The Richmond Auto Mall - Tony Whitney Reviews

Jan 18, 2016



Toyota’s Yaris sedan is this automaker’s entry in the subcompact market, a segment that’s very strong with younger first-time buyers and also among older folk, possibly retired, who don’t need a large car anymore. The Yaris may be small, but it’s packed with features and quality touches you’d expect to find in a larger model. In other words, it’s a subcompact that doesn’t skimp on features, styling or cabin ambiance.

Compact it may be, but the Yaris is a nice piece of styling and doesn’t have the “cramped” look of some small cars. Look at it from the side and it’s close to being sleek and the elegantly sculptured panels give it a hunkered-down, aggressive, look. The bold headlights are an attractive styling feature but they’re also very bright and safe. The large grille we’ve come to expect from Toyota (and Lexus) is there and it gives the car a nicely modernistic look. It’s a small car, there’s no denying that, but there’s a surprisingly generous amount of space inside, even in the rear seats. The trunk is a decent size too and will take a fair amount of cargo when needed. If even more space is needed, the rear seatbacks split in 60/40 style.

There are two basic models - manual and automatic - otherwise the variants are identical, though there’s a tempting upgrade package on offer and it’s possible to built quite a luxurious Yaris by spending a little more. Yaris sedans start at just under $17,000 MSRP. The auto transmission model can be ordered with a Premium Package which includes audio, comfort and styling enhancements, including a 7-inch touch-screen. The car comes as standard with a surprising number of features, including air conditioning, keyless entry, heated mirrors, cruise control, Bluetooth phone link, steering wheel mounted controls, power windows and power door locks. I didn’t have a backup camera on my tester, but it is available.

The Yaris sedan is powered by a 1.5-litre 4-cylinder engine that develops 106-horsepower and you fire it up with a button on the dash. It’s got ample power for all kinds of driving chores and accelerates briskly and smoothly when called upon. My car had the automatic transmission, which is slightly thriftier on fuel than the manual.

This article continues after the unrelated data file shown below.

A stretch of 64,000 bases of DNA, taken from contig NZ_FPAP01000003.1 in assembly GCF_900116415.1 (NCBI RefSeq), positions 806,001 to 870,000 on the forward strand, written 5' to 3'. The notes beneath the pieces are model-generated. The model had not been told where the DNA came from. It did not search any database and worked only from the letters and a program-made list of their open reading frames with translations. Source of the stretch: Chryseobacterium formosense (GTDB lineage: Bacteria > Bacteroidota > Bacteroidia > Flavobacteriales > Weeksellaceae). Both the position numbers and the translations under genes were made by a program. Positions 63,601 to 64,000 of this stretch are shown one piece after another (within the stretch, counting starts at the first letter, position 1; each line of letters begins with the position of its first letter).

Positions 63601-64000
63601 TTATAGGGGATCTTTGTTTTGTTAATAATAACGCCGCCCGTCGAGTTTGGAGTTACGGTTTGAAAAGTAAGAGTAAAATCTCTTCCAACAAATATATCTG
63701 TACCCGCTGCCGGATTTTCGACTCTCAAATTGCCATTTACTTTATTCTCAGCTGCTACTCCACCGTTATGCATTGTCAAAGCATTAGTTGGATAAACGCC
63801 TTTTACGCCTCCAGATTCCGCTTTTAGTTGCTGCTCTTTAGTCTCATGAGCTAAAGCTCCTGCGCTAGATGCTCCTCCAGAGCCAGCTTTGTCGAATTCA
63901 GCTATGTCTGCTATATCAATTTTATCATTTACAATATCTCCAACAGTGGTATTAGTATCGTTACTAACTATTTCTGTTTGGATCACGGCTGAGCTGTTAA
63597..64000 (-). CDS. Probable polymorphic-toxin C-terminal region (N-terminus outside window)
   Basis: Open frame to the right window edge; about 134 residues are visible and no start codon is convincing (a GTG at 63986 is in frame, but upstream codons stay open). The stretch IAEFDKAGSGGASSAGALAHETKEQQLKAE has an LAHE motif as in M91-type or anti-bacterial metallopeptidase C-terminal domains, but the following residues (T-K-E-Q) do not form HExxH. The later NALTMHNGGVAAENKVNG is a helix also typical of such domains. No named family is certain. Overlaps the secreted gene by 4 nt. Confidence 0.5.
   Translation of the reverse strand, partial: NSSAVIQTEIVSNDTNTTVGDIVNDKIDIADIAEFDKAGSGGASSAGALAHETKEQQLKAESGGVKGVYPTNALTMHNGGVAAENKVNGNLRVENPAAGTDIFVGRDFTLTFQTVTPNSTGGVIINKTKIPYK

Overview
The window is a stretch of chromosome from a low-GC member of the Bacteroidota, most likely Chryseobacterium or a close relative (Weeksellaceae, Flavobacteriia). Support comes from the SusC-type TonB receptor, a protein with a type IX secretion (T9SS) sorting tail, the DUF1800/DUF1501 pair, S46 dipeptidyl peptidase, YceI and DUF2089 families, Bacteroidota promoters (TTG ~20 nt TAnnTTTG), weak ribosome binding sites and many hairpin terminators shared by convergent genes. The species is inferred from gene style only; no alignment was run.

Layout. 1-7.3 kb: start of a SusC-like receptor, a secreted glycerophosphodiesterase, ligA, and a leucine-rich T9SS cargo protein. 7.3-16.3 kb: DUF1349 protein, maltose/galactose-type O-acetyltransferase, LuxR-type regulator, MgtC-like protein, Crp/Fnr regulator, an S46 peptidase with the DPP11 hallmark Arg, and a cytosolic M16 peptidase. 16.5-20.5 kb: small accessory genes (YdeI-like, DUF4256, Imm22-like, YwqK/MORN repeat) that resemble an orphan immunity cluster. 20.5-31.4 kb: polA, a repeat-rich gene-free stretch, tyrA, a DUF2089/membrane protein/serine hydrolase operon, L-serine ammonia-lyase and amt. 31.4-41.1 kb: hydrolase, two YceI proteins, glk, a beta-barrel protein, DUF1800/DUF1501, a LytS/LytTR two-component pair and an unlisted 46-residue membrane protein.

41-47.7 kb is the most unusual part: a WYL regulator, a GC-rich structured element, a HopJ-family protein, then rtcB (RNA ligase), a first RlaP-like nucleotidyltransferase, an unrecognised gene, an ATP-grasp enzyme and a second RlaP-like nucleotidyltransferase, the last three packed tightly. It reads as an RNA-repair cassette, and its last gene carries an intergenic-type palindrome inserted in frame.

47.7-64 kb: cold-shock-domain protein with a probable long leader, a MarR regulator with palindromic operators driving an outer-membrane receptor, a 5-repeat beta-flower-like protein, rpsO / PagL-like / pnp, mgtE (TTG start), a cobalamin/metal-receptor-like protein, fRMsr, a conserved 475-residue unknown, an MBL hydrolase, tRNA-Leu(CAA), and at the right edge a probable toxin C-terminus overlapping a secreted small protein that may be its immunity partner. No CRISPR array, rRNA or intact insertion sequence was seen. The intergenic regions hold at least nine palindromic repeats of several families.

The car is great fun to drive anywhere, but I was especially impressed with the way the Yaris handled freeway driving. Even at 120 km/h (which you can legally do now in BC in some areas) it’s very quiet and refined and feels at least a class higher in that respect. Several passengers commented on this. It sits on the road with great stability even in strong side winds and engine noise is very minimal. I’d be happy to take one on a long road trip, which is not usually the impression I get from subcompact products. The 6-speed automatic is very seamless and doesn’t seem to rob the car of much power - a feature of many transmissions of current design.

The Yaris also handles very well and pitching it into tight freeway ramps proved no problem at all. It sits nice and flat on the road and just safely powers round the curve. Part of this benefit is due to a very rigid body structure and the wide use of high-strength steels. The steering is accurate and predictable and if things do go awry, there’s a long list of safety features that come as standard on all Yaris models.

The Yaris sedan is not the cheapest subcompact around, but it has to be one of the best. You may pay a little more for a Toyota, but for your money, you get the company’s enviable record of durability, reliability and resale value. For many buyers, that’s the clincher.


BODY STYLE: Four door, 5-place subcompact sedan

ENGINE: 1.5-litre, 4-cylinder

TRANSMISSION: 6-speed auto or 6-speed manual

PERFORMANCE: Zero to 100 km/h in approx 9-secs

FUEL ECONOMY: 6.4-litres/100 km combined rating (auto)

PRICE: $16,995 base MSRP